MIKE MUSSINA

Might as well stick with the Yankees. Mike Mussina is an interesting case. The Stanford grad made it to the big leagues quickly in 1991 with the Baltimore Orioles. He came to the Yankees in 2001 as a free agent. Since then, he has gone 77-46 despite generally putting up slightly better than league average ERAs. Also, the Yankees have not won a championship since he came to the team. For his career, he is 237-132 with a 3.63 ERA (ERA+ of 125). He has a WHIP of 1.18. He has 57 complete games including 23 shutouts. He has played in seven post-seasons, and two World Series. He pitched in five all-star games. He also won six Gold Gloves. Dwight Gooden is his most similar player, and three of the top ten most similar pitchers are in the Hall of Fame. Mussina is 37 years old, and he is really pitching well again in 2006. Does he have five years left in him? Probably not. I don't think he needs to get 300 wins to be a Hall of Famer, but I do think that he does need to have a couple more strong seasons to get in.

So, there are nine more players who could get some Hall of Fame consideration, particularly if they are able to play for a few more years to just pile on some numbers to their already remarkable careers. The following are some guys who I believe are probably Hall of Fame players as long as they stay healthy and don't completely collapse the rest of their careers. In a couple of cases, an argument could be made that if they were not able to play again as of today, they could already be Hall of Famers. A big factor in how their "down" seasons affect how they are viewed.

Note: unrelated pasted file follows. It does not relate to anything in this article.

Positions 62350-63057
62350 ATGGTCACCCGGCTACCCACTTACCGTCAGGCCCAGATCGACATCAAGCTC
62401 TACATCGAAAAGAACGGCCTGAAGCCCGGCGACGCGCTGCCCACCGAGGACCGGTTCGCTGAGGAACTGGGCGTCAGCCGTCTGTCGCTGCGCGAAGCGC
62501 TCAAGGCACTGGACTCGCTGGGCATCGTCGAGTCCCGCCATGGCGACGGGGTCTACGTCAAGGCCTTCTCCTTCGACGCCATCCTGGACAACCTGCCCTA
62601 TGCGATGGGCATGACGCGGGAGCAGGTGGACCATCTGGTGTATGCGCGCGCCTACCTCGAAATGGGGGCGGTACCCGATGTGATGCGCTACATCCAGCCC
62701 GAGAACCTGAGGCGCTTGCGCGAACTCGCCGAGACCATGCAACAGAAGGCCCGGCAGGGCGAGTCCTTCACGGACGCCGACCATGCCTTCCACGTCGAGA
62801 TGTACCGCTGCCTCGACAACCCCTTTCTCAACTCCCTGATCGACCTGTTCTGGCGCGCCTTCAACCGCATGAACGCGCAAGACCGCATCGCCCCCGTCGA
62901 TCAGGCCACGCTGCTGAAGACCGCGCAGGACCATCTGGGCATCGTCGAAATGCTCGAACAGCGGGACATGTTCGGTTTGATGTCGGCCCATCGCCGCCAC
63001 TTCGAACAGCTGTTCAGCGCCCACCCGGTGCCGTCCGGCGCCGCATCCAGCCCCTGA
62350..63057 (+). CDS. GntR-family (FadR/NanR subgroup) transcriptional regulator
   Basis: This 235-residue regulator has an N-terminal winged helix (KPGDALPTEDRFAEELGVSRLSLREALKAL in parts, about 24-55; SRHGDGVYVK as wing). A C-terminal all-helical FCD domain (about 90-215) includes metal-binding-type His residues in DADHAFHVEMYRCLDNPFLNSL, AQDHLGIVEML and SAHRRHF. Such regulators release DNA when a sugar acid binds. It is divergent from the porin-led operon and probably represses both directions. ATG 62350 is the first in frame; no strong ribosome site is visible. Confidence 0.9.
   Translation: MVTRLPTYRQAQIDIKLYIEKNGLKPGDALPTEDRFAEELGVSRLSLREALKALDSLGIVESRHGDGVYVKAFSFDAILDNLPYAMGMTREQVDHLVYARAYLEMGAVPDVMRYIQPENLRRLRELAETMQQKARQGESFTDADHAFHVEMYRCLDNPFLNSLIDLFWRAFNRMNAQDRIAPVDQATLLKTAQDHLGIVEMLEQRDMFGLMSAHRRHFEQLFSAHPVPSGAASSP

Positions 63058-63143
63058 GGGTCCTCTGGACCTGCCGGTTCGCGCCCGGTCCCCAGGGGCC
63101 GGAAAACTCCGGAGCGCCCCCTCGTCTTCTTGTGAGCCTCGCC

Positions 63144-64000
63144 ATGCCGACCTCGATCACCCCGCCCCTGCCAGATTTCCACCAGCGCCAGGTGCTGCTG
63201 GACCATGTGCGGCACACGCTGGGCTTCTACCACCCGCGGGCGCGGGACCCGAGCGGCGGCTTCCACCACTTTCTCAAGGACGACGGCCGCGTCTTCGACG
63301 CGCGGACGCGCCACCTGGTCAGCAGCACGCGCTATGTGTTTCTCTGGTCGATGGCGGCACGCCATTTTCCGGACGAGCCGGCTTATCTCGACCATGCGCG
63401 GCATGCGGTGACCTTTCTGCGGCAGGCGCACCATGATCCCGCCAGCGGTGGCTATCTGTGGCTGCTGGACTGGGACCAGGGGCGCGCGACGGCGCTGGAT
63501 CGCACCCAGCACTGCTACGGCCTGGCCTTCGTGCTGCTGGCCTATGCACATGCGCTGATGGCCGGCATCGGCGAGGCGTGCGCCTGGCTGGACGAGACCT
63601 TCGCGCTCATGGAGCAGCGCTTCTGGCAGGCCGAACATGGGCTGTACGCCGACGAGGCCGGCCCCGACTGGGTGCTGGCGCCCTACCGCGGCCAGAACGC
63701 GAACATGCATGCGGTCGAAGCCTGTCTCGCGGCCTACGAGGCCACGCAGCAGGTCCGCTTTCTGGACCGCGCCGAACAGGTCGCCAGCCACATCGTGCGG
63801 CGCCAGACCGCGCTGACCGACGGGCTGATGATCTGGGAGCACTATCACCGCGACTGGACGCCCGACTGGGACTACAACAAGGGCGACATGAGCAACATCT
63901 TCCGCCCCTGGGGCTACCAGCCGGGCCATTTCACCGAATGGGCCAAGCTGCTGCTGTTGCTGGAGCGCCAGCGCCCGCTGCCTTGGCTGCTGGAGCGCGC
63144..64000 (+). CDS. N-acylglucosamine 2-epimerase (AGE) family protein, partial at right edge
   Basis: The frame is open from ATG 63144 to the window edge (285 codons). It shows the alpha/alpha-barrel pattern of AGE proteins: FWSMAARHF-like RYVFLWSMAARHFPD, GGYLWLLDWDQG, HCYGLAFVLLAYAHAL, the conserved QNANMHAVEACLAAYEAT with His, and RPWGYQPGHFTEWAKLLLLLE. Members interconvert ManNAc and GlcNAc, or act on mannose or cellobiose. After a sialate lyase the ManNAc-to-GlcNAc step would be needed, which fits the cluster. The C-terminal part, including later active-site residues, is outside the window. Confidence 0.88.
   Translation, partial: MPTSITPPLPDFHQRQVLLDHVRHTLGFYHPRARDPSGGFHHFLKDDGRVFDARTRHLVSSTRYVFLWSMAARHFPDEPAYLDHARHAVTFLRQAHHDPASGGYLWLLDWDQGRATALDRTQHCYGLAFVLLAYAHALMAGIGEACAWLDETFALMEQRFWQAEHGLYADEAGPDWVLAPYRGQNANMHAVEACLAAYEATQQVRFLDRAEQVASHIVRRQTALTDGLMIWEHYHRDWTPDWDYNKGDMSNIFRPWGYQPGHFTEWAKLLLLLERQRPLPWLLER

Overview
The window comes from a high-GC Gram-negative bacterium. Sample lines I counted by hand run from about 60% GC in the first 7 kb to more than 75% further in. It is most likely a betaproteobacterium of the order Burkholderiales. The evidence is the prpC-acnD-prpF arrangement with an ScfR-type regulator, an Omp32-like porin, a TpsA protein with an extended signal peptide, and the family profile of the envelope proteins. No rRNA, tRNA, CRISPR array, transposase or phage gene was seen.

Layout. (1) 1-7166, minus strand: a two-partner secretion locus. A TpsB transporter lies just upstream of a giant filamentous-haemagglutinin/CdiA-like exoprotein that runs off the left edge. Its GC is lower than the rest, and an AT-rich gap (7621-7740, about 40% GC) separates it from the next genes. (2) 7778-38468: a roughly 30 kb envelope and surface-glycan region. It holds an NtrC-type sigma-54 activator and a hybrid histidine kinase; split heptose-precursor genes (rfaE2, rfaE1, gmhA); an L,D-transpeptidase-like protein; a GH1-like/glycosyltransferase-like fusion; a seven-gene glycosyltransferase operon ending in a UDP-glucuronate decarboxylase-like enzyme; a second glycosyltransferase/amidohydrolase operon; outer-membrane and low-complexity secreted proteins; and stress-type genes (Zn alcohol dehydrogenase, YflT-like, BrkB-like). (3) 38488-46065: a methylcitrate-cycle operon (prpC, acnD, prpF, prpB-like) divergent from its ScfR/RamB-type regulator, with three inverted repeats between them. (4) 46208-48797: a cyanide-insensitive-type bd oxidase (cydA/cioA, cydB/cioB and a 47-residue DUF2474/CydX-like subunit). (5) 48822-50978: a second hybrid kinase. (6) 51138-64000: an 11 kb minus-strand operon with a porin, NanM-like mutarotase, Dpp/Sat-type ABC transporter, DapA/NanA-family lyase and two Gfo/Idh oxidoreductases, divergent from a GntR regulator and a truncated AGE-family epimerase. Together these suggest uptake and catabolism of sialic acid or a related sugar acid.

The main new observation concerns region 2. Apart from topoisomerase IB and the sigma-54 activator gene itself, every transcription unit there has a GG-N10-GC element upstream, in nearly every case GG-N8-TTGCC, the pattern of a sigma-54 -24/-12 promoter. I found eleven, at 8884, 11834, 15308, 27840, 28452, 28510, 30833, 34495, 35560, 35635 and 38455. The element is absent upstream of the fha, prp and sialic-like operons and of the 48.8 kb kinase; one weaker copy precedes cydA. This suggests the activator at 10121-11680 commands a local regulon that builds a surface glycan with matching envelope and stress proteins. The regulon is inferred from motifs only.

MORE TIME, PLEASE

JIM THOME

My homey, Jim Thome, has really had a great career. The 34 year old came up in 1991 with Cleveland. He spent a couple of years with the Phillies before being traded to the White Sox this past offseason. He is in the middle of another incredible year this year. For his career, he has hit .282/.409/.566 with 1,776 hits, 341 doubles, 465 homers and 1,280 RBI. His OPS+ is 149. He has played in six post-seasons and two World Series, but he does not yet have a ring. he has played in four All-Star games. His most similar player is Carlos Delgado. After missing significant time in 2005 with injuries and occasionally having back problems earlier in his career, the main concern with Thome is staying healthy. If he can, he has the swing to continue succeeding. He has the numbers to go with the personality that will help him in the eyes of the voters. He should pass the 500 home runs mark sometime next year. I don't think he would get in if he had to retire now, but it will just take a couple more Thome-like seasons to make him a sure-thing.

MANNY RAMIREZ

He is an offensive machine. Power. Average. He is terrific. The 34 year old came up with the Indians in 1993 after being their top pick in 1990. He moved to the Red Sox for huge money in 2001. He was a big part of the Red Sox championship. It was his long championship despite three World Series trips and eight post-seasons. The nine time all-star and eight time Silver Slugger Award winner has hit .314/.410/.600 with 2,052 hits, 435 doubles, 467 homers and 1,507 RBI. His OPS+ is 156. His most similar player in Juan Gonzalez who after a great start to his career disappeared in a hurry! Like him or not, I think Manny is in already.

ALEX RODRIGUEZ